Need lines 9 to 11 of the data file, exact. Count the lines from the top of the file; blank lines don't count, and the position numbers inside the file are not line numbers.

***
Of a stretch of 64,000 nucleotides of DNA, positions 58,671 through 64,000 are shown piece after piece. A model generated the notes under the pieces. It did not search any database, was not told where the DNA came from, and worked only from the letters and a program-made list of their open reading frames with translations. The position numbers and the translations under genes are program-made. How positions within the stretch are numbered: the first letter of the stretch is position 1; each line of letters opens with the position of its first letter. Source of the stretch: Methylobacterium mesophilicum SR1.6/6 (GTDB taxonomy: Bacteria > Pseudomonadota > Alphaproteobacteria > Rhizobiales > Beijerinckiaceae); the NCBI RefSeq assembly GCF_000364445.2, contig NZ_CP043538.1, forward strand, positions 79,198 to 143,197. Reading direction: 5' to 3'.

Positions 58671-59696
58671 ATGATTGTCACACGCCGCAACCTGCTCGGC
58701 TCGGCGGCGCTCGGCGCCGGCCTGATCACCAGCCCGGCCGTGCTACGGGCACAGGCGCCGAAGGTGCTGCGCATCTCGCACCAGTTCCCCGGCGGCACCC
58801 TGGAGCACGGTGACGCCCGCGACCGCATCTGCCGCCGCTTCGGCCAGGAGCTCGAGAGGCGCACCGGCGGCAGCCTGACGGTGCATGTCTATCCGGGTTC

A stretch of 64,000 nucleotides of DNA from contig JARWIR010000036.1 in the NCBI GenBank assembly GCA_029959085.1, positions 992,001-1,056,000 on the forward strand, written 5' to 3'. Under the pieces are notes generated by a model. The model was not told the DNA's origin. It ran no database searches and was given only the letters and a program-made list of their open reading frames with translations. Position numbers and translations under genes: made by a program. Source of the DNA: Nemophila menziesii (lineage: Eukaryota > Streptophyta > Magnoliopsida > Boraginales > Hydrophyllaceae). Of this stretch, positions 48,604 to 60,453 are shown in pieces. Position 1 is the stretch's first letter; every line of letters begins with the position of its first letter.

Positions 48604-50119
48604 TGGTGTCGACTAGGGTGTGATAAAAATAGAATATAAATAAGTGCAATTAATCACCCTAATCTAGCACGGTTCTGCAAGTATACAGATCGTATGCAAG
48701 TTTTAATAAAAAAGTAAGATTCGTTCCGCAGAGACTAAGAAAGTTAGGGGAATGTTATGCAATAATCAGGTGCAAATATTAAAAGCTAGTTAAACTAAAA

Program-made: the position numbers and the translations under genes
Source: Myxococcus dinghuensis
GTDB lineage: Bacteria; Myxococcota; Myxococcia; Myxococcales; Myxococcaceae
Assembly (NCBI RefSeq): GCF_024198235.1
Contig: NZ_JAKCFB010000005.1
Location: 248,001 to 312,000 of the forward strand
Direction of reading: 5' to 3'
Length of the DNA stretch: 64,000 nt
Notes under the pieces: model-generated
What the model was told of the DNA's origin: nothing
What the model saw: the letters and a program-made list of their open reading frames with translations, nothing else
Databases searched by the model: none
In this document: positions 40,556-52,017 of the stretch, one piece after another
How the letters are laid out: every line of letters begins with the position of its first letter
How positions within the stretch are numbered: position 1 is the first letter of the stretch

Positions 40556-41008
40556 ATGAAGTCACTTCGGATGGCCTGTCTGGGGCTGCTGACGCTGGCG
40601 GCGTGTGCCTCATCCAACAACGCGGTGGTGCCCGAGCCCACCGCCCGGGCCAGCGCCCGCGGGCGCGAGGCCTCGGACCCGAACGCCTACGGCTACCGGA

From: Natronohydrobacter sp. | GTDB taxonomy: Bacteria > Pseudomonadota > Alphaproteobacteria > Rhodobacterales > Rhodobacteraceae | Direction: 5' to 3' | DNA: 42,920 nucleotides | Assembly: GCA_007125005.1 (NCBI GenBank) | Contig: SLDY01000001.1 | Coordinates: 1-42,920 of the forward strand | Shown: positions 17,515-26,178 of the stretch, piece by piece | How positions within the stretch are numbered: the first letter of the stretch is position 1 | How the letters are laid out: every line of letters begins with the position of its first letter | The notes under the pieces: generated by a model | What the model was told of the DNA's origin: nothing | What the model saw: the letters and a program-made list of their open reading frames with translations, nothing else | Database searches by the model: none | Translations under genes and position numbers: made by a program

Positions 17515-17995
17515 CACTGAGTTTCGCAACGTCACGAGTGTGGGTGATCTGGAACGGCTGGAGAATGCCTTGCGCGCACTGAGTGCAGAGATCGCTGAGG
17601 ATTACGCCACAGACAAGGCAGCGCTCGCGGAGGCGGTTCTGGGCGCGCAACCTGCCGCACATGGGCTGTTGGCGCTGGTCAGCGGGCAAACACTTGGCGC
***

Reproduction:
48701 TTTTAATAAAAAAGTAAGATTCGTTCCGCAGAGACTAAGAAAGTTAGGGGAATGTTATGCAATAATCAGGTGCAAATATTAAAAGCTAGTTAAACTAAAA

Program-made: the position numbers and the translations under genes
Source: Myxococcus dinghuensis